Data scraping on Twitter ("X") and the burden of presentation and proof

We highlight three important court rulings that deal with the data scraping incidents at Twitter, now X. These rulings specify the requirements for the burden of presentation and proof for plaintiffs seeking damages following a data protection incident.

1 What is data scraping?

Data scraping refers to the automated collection of data from websites or databases. In 2021, hackers were able to enter email addresses or telephone numbers into Twitter (now: "X") via an unsecured API interface and, if they matched, access all publicly accessible user data. These data records were sold on the darknet.

Further information on data scraping can be found in our article on a ruling by the Higher Regional Court of Hamm: No immaterial damage in the case of Facebook scraping.

2. query at "www.haveibeenpwned.com" can provide indications of your own involvement

In order to assert a claim for damages under Article 82 GDPR, the plaintiff must (among other things) prove that Twitter's data protection breach has led to damage. They must therefore prove that their personal data was affected by the 2021 API bug.

The plaintiff presented the court with a confirmation from the website "haveibeenpwned.com", which allows users to check whether their personal data has been compromised by data leaks. As the data record affected by a leak matched the data entered by the user on Twitter, the Regional Court of Freiburg ruled in its judgment of February 8, 2024 (Ref. 8 O 212/23) that this provided sufficient evidence that the plaintiff was affected. Twitter had to carry out further investigations as part of its secondary burden of proof. As this was not done, the plaintiff was awarded damages.

3. the plaintiff cannot declare himself ignorant

In a second trial, Twitter satisfied its secondary burden of proof and was able to prove, following a comprehensive investigation, that the plaintiff's data was not affected by the 2021 API bug. The Hamm Higher Regional Court rightly pointed out in its order of reference dated 14.05.2024 (case reference: 7 I 14/24) that the plaintiff, as a party with the burden of presentation and proof, could not declare that it did not know. This is in line with general procedural principles. The plaintiff withdrew his appeal in response to the ruling.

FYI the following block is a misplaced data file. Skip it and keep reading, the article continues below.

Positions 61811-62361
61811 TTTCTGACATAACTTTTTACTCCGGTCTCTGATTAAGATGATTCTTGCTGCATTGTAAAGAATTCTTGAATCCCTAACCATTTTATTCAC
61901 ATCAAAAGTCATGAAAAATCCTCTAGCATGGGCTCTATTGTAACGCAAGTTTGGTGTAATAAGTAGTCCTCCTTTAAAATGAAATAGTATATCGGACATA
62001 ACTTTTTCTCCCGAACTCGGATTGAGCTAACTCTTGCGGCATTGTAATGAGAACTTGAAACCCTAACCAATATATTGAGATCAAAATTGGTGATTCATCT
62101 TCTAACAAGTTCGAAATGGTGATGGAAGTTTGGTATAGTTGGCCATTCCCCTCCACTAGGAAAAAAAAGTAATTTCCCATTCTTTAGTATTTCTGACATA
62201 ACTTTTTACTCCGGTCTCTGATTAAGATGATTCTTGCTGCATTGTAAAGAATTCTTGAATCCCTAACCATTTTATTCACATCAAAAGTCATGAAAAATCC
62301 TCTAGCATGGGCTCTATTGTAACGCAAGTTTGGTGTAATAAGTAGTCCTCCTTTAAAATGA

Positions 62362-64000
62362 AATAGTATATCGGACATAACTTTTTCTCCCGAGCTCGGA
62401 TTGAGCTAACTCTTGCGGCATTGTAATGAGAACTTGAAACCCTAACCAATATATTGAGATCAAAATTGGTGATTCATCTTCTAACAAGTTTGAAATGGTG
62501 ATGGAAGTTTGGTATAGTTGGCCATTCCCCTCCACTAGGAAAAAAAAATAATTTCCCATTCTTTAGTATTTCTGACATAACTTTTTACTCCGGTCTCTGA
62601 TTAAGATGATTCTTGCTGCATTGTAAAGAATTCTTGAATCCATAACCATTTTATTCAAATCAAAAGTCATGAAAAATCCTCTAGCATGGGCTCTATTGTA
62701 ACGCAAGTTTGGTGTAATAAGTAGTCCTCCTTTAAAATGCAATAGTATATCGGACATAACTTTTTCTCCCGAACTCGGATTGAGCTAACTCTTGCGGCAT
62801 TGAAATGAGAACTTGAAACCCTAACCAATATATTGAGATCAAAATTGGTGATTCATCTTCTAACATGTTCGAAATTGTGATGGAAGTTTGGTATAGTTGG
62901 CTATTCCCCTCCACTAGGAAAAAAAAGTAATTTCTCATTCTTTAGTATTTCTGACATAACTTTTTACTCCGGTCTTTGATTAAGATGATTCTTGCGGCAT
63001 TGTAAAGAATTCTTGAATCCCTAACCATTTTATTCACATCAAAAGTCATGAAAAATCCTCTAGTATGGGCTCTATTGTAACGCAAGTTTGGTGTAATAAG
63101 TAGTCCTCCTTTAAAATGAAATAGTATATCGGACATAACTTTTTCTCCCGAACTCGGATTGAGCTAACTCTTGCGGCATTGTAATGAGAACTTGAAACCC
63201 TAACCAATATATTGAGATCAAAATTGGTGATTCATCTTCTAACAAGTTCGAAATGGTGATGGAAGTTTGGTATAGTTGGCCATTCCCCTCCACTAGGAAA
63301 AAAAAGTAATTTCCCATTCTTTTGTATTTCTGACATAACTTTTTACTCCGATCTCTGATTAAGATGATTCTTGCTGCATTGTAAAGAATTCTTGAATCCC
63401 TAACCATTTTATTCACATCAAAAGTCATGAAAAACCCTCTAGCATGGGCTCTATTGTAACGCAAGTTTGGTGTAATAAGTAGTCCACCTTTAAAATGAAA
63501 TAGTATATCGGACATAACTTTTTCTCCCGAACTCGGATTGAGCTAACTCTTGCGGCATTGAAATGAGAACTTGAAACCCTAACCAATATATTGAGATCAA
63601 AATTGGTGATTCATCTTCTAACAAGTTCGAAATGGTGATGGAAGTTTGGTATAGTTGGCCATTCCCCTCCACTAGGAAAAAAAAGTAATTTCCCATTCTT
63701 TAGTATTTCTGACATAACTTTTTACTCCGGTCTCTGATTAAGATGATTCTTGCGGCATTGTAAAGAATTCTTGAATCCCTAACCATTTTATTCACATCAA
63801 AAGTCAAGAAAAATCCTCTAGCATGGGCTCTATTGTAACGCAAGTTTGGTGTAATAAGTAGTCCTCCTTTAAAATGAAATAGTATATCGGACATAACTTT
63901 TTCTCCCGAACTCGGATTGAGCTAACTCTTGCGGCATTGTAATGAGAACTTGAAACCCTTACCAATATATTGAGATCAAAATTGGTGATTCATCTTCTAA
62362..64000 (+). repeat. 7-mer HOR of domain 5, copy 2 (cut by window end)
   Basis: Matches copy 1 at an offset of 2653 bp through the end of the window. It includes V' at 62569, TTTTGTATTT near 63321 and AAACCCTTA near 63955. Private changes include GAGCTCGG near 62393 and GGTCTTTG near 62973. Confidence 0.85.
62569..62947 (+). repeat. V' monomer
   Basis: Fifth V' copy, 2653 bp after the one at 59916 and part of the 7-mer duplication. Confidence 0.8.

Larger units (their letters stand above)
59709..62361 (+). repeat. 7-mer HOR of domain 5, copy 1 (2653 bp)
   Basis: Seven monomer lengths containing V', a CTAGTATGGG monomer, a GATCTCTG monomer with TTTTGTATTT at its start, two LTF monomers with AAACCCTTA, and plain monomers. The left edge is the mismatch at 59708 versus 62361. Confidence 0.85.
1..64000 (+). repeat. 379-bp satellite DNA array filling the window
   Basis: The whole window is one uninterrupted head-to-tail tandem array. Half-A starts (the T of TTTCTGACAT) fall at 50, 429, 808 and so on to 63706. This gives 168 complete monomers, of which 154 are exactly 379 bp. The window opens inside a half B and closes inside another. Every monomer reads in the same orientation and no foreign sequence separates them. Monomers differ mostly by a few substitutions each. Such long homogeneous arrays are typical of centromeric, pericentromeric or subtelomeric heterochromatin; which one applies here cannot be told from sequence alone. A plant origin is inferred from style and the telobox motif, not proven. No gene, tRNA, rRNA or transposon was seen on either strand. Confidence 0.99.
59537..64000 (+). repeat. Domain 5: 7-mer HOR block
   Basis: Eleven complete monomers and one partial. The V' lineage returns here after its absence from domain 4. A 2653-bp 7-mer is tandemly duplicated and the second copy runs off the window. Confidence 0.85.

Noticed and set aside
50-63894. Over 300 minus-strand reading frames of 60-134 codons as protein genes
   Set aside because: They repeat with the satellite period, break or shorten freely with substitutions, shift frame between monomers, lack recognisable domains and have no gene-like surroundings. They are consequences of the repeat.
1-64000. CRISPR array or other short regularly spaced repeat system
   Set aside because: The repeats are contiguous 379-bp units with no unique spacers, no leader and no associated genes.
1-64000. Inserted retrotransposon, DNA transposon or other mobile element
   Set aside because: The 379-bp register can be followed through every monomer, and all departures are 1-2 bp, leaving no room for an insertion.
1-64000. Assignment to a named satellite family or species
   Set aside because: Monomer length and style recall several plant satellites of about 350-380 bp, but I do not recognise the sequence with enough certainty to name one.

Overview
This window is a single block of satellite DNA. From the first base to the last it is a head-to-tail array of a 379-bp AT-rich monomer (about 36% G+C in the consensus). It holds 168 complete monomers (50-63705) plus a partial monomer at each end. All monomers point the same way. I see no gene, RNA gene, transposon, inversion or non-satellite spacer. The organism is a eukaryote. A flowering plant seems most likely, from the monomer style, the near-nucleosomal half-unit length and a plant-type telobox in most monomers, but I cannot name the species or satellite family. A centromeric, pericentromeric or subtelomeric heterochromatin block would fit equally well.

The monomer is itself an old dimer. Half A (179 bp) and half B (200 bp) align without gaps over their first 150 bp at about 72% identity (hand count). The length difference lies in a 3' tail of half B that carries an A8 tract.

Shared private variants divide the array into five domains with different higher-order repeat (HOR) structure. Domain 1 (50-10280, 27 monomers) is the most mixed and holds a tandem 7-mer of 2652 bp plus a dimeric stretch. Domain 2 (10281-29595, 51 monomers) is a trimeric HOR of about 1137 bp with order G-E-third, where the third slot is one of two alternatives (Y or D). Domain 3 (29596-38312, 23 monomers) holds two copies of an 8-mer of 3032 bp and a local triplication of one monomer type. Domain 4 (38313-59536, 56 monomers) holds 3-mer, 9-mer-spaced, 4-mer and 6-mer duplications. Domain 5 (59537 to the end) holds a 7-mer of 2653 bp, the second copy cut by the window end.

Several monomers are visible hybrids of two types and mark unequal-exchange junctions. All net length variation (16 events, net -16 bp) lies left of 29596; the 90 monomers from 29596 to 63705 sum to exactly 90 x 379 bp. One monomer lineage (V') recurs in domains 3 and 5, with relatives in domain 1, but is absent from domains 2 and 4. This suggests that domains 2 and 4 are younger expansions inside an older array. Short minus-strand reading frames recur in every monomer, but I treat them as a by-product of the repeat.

4. query at"www.haveibeenpwned.com"is not full proof

But how can the plaintiff provide the necessary evidence?

The mere confirmation of being affected by the website "haveibeenpwned.com" is not sufficient in any case. One plaintiff failed in this attempt before the Regional Court of Stuttgart. In its judgment of 24.01.2024 (Ref.: 27 O 92/23), the court came to the conclusion that the confirmation of compromised personal data by the website "haveibeenpwned.com" did not provide full proof. It was not convinced of the accuracy of the account. Firstly, the confirmation does not show that the information is correct and that the incriminated data set is attributable to the 2021 API bug. Secondly, it is not known on what basis the operator of the website determines whether individual users are affected.

The plaintiff's submission that it had noticed an increased volume of spam was also not sufficient for the court to prove that it was affected. The court stated: "In particular, the spam messages described by the plaintiff, through which a message from an alleged parcel service provider such as DHL is faked, also occur with the single judge and his family members, although no one maintains a Twitter account."

Sources:- LG Freiburg, judgment of 08.02.2024 - 8 O 212/23; OLG Hamm, decision of 14.05.2024 - 7 U 14/24; LG Stuttgart, judgment of 24.01.2024 - 27 O 92/23

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